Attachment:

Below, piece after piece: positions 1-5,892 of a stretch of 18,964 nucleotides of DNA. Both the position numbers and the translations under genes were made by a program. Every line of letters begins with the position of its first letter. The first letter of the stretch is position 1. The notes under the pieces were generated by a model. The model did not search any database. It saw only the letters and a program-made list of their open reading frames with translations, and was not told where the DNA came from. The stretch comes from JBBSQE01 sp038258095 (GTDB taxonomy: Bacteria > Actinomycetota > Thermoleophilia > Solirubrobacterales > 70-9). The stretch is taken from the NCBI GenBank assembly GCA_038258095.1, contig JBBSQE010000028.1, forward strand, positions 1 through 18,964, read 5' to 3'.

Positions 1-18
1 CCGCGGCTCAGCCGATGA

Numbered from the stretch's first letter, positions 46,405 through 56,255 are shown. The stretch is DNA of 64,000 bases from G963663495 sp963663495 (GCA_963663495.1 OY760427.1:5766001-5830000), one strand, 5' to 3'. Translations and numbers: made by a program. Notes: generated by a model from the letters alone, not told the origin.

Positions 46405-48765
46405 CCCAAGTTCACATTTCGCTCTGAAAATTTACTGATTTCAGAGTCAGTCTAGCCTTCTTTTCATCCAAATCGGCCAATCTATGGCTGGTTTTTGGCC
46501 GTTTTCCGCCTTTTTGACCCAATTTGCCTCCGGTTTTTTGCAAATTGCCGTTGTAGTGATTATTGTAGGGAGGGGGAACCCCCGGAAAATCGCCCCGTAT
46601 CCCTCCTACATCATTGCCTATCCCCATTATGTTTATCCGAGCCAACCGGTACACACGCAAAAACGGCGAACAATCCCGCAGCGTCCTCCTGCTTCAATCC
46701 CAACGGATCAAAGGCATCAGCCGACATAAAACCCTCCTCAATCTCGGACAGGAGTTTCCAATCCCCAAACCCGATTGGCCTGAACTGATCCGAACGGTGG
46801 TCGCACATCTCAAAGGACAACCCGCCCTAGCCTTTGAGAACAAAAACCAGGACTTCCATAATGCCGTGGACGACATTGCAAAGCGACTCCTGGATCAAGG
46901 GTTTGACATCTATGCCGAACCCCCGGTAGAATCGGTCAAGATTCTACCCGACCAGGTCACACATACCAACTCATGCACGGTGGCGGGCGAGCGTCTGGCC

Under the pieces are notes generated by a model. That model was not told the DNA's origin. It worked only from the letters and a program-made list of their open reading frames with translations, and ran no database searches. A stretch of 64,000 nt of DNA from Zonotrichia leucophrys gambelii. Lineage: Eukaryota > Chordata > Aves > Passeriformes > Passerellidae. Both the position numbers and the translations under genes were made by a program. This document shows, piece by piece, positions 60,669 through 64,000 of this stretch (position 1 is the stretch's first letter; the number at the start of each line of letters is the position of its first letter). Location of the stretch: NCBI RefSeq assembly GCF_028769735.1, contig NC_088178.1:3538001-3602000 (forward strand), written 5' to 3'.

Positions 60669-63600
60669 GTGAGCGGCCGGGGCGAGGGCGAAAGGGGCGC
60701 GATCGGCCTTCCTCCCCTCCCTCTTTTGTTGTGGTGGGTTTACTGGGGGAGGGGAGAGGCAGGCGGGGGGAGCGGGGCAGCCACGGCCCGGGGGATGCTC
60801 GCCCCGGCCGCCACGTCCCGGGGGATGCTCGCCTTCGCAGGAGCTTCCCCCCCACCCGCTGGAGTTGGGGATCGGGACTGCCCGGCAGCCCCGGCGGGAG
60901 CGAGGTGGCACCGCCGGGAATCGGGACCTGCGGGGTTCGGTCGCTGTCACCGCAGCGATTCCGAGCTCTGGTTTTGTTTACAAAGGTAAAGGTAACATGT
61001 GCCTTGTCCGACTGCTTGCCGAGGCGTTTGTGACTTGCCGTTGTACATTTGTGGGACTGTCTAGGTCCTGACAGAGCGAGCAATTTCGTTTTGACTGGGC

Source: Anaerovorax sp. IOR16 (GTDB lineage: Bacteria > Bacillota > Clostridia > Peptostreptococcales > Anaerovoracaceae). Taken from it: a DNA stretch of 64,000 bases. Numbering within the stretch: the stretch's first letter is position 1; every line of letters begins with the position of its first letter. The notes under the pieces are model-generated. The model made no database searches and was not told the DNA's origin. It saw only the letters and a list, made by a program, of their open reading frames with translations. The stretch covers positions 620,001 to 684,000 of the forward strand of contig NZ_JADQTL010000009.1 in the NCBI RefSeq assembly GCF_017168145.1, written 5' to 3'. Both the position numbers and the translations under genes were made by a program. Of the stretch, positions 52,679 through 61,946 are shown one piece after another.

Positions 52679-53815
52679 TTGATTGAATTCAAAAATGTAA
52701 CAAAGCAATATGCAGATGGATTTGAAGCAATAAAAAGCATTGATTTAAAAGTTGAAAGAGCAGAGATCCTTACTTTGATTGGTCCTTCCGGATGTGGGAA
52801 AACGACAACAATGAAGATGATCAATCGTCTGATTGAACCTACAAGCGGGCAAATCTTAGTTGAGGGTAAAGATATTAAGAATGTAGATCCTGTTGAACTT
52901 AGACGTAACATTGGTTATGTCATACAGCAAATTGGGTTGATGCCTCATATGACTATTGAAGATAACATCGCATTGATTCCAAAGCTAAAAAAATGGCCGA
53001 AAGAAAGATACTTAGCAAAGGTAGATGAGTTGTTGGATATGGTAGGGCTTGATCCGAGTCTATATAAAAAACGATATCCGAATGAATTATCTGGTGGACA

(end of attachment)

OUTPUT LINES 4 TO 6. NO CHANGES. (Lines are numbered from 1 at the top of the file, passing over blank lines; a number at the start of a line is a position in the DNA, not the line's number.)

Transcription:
Numbered from the stretch's first letter, positions 46,405 through 56,255 are shown. The stretch is DNA of 64,000 bases from G963663495 sp963663495 (GCA_963663495.1 OY760427.1:5766001-5830000), one strand, 5' to 3'. Translations and numbers: made by a program. Notes: generated by a model from the letters alone, not told the origin.

Positions 46405-48765
46405 CCCAAGTTCACATTTCGCTCTGAAAATTTACTGATTTCAGAGTCAGTCTAGCCTTCTTTTCATCCAAATCGGCCAATCTATGGCTGGTTTTTGGCC